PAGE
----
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Designer: Rayne Aw
Artist: Rayne Aw
Publisher: Self-Published
Year Published: 2020
No. of Players: 2-6
Ages: 7+
Playing Time: 15-30 Minutes
Main Mechanism / Theme: Card Game / Cooking

Hojo Pojo is a cute, fast, and clever little game about hot pot cooking that makes me happy and hungry at the same time!

Find more info on BoardGameGeek.com / Kickstarter

 

Overview:

Hojo Pojo is a deliciously-fun, family-friendly hot pot themed card game where up to 6 players try to cook and eat as much food as they can before the dipping sauce runs out!

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Gameplay:

The rules and setup for Hojo Pojo are fast and simple, making this game an excellent option for families to play in the time it takes for a hot pot to boil!

Playing/Discarding Cards: Players begin the game with 3 cards from the action deck which consists of various action types. Some actions (e.g., regular and golden bowls, tongs, and slotted ladles) allow players to cook and eat ingredients while other actions (e.g., chopstick attack/defense, golden bowl covers, swap hands, pick a card, etc.) provide more direct player interaction. On a player’s turn, they may play or discard up to 3 cards from their hand. At the start of a player’s turn, they will always draw back up to 3. Thus, if another player uses their final card action to swap hands with another player, the player affected by this action is not left with an empty hand at the start of their next turn.

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Cooking Ingredients: At the start of the game, the ingredients deck is placed in a facedown pile on top of the box lid which features artwork that resembles a hot pot of bubbling broth. Playing cards that feature tongs or a slotted ladle allows you to flip and move a number of ingredient cards from the deck to the table space surrounding the box lid. These ingredients are now considered to be cooked and ready for eating!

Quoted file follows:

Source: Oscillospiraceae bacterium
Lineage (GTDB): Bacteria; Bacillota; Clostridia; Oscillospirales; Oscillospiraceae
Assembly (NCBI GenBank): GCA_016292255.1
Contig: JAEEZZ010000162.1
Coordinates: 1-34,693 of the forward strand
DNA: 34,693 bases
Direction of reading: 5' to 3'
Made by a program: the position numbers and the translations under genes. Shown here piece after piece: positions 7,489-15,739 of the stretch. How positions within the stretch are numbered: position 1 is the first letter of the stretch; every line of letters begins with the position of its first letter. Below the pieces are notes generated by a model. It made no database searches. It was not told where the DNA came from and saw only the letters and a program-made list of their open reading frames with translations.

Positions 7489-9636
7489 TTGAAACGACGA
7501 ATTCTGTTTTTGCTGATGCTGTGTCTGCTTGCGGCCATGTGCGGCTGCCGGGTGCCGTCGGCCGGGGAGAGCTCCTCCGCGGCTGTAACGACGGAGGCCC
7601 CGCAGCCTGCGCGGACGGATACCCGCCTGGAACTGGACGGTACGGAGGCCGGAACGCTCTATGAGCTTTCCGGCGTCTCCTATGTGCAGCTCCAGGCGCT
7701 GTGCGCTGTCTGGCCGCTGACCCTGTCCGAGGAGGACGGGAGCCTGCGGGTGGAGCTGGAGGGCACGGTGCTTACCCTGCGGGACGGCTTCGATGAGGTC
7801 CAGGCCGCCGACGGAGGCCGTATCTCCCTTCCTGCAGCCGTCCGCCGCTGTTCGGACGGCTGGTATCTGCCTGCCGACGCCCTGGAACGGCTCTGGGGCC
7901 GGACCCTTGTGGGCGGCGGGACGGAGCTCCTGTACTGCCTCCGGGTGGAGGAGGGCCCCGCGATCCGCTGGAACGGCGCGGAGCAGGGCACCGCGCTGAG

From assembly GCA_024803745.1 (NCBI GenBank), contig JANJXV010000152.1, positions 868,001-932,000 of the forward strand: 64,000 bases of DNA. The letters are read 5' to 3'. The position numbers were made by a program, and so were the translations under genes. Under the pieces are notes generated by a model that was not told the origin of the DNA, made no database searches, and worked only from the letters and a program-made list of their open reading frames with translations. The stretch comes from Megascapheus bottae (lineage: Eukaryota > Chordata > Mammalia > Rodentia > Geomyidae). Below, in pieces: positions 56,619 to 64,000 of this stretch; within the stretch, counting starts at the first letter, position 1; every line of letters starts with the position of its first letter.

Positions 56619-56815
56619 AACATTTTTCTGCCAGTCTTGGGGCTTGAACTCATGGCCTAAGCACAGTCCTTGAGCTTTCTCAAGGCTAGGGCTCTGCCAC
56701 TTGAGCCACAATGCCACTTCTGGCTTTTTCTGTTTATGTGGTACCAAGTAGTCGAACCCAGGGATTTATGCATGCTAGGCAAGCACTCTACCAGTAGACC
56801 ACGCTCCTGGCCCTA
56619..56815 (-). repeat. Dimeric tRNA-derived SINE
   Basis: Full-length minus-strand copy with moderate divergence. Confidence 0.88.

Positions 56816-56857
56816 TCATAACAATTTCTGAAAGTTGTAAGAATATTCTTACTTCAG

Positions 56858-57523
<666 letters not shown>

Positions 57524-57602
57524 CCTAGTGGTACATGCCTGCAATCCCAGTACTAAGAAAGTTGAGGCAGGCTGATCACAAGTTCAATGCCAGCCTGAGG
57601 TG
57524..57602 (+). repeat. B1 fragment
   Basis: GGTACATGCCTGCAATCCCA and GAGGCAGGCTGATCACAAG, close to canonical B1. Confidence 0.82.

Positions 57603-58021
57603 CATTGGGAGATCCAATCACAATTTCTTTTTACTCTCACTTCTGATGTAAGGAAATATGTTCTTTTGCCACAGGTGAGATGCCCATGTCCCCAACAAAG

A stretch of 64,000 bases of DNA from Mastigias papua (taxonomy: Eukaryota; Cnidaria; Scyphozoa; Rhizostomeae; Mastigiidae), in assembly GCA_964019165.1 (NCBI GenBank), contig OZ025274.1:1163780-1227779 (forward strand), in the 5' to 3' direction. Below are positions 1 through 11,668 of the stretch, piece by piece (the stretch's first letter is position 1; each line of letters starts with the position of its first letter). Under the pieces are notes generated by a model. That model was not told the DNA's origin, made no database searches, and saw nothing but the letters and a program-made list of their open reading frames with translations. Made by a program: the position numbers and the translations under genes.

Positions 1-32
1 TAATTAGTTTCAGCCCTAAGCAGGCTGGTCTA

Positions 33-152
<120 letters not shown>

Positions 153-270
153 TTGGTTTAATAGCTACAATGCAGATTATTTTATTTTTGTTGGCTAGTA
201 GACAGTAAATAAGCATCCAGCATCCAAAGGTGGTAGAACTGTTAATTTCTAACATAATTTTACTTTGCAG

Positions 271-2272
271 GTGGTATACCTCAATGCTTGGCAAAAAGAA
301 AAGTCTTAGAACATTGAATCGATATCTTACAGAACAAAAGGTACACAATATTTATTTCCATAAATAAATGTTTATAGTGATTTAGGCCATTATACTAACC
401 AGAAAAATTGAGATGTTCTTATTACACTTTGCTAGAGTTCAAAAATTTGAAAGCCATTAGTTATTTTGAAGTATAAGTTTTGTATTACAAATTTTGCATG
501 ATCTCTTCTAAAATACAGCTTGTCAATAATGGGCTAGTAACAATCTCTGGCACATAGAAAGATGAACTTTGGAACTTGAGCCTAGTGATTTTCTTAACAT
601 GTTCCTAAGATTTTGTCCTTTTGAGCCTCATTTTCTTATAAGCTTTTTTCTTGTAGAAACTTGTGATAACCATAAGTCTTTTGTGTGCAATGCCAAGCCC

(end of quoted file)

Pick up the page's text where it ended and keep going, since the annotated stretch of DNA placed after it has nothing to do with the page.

Eating Ingredients: Players will play cards from their hand featuring a bowl that requires 1-2 ingredients; the requirements is represented by the bowl’s color (i.e. golden bowls = 2 ingredients) as well as a color die icon at the bottom of the card. When a bowl card is played, the player will roll the die and assess the color result. If the color matches any cooked ingredient positioned around the hot pot, the player may select one matching ingredient and move it to their bowl card. If the color result does not match an available ingredient, the roll is forfeited. If after rolling (1-2x for a bowl), a bowl contains at least one ingredient, it is considered to be filled. The active player moves the top card of the dipping sauce deck to their completed bowl. These dipping sauce cards serve as end-game scoring modifiers as well as a variable game-length track (i.e. # of cards determined at setup with game end triggered as this deck runs out).

King of the Pot: Included in the deck is a single card known as the “King of the Pot.” This cute little guy serves as a potential end-game “hail mary” in which the owner compares their number of dipping sauce cards with that of the winning player, drawing additional sauce cards until their quantity matches. These additional sauce card values are scored by a multiple of 1 (i.e. as if the sauce card was attached to a single ingredient).

Game Variants: Included in this game are two variants to gameplay:

 

Theme, Illustration, & Graphic Design

The theme for this game is unique and well-integrated into the gameplay mechanisms. I really enjoyed the visual aesthetic of this game. The illustrations are clean, colorful, and playful. The graphic design is also very well-done, clearly communicating the function of each action card.

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Final Thoughts:

As I mentioned before, the theme of this game did a nice job of informing the mechanisms at play. I particularly like the variants that Rayne Aw implemented (i.e. mega bowl chains and blind pot frenzy), highlighting the creative potential for this game’s super cute artwork through the addition of mechanisms like set collection and memory-based color matching. This game relies a bit heavily on luck with regards to the cards you draw and the colors you roll. I don’t consider this to be a design flaw as many family-weight games incorporate luck as a mitigating factor for younger players. In fact, I think the elements of luck aid in moving the game along at a nice pace that further compliments the experience. This game is a perfect pairing, both in theme and weight, with games like Sushi Go and Go Nuts for Donuts!

Check out Hojo Pojo on Kickstarter!